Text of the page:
With high poverty, low literacy levels, and limited access to healthcare, many sick children in this densely populated country of 155 million never reach a hospital and often die at home. Vaccines that protect children against preventable high-mortality infections, such as Hib, were urgently needed. Now more children will be saved from early grave.

Dr Tareq Salahuddin…

Second SAARC Conference On HIV/AIDS

January 8th, 2009 healthwiki HIV-Aids 0

Second SAARC conference on HIV/AIDS, Tuberculosis and Respiratory Diseases was organized by SAARC Tuberculosis and HIV/AIDS Centre (STAC) on 15-18th December, 2008 in Kathmandu.

STAC started functioning in Kathmandu, Nepal since 1992 as one of the regional centres for SAARC with the objective to work for prevention and control of tuberculosis and HIV related tuberculosis in the region by coordinating the efforts of the National Tuberculosis Control Programmes of the member countries. Later on STAC has been mandated to work for prevention and control of HIV/AIDS in the region (during birth it was named SAARC Tuberculosis Centre. HIV/AIDS was added in the name in 2006).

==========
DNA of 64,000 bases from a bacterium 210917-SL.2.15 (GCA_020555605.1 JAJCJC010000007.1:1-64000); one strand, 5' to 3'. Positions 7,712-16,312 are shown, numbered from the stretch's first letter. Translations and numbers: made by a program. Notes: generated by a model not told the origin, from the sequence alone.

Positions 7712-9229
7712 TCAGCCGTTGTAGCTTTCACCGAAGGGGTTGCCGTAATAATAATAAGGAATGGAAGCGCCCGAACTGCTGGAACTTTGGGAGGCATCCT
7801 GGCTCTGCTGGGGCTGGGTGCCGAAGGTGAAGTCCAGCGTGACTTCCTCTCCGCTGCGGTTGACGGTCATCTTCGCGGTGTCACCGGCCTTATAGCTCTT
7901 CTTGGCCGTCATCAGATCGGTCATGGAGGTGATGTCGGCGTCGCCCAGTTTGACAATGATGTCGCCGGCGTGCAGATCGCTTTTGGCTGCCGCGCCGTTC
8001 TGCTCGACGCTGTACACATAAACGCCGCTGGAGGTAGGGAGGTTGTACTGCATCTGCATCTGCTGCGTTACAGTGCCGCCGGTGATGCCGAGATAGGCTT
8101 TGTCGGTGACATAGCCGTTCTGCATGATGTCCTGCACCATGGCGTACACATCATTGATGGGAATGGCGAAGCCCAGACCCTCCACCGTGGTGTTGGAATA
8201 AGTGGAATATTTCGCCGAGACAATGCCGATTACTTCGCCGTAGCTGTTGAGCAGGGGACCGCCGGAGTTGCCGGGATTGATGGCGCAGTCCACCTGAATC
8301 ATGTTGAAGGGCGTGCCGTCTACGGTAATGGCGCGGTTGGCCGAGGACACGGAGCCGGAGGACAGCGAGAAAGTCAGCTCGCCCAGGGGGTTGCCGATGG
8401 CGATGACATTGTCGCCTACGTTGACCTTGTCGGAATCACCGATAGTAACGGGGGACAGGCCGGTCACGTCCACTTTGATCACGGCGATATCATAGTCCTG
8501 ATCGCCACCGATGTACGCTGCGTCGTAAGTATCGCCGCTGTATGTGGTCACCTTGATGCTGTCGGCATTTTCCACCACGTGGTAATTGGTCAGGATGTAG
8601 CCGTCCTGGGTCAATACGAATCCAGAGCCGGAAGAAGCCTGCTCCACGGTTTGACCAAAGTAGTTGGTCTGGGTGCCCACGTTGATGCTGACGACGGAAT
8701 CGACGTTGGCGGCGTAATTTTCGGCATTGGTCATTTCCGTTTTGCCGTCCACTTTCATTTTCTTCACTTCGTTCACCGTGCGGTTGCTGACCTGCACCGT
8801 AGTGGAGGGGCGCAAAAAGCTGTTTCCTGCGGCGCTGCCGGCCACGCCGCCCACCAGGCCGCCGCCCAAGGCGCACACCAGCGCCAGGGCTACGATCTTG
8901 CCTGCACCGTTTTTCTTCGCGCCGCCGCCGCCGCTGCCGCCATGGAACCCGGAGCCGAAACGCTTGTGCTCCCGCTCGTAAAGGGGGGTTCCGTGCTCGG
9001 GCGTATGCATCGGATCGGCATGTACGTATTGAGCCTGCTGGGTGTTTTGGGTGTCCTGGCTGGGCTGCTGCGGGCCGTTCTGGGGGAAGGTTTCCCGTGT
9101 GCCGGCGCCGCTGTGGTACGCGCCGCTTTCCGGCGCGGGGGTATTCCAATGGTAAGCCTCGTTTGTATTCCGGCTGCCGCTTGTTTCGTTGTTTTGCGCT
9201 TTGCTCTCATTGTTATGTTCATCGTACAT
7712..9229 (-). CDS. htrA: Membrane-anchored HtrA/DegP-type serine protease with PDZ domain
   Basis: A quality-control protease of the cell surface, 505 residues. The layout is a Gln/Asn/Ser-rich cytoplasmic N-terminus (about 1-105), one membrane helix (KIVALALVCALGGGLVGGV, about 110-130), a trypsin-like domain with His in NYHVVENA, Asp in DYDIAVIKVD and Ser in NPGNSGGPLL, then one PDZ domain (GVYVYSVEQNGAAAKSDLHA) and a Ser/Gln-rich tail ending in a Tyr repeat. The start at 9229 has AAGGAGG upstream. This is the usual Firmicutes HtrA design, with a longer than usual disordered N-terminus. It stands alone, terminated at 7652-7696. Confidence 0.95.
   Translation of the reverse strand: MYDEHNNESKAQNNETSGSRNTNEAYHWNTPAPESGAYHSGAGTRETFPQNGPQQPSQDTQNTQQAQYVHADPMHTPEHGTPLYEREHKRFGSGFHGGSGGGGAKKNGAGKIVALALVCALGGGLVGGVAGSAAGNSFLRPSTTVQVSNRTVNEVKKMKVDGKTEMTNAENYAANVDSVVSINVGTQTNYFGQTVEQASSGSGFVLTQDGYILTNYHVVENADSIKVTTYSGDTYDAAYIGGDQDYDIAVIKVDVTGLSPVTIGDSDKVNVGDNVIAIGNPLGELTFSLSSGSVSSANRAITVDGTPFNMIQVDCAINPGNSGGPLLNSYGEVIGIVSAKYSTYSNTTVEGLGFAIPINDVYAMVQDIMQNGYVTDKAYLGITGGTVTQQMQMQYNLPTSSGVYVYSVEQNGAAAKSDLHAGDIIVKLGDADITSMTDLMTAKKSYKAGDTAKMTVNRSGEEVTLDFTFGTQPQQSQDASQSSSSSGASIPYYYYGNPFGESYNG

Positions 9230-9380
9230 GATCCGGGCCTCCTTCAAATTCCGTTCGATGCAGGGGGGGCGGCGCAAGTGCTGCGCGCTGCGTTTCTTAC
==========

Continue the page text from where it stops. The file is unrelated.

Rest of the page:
While carrying out activities, STAC realised that it is also necessary to exchange knowledge based on research activities to have clear picture of the region and insight of newer ways. Keeping these in mind, STAC organised maiden conference in 2004 followed by the second one in 2008.

The theme of this conference was HIV/AIDS, tuberculosis and respiratory diseases. As HIV destroys one’s immune system, infected person becomes prone to opportunistic infections like tuberculosis and other respiratory tract infections. In such situation patients have to fight against multiple pathology. That is why, efforts needed to be made to disseminate knowledge not only on HIV but also infections like tuberculosis that takes the chance of immune suppression caused by HIV. That is exactly what STAC attempted in second SAARC conference on HIV/AIDS, Tuberculosis and respiratory diseases.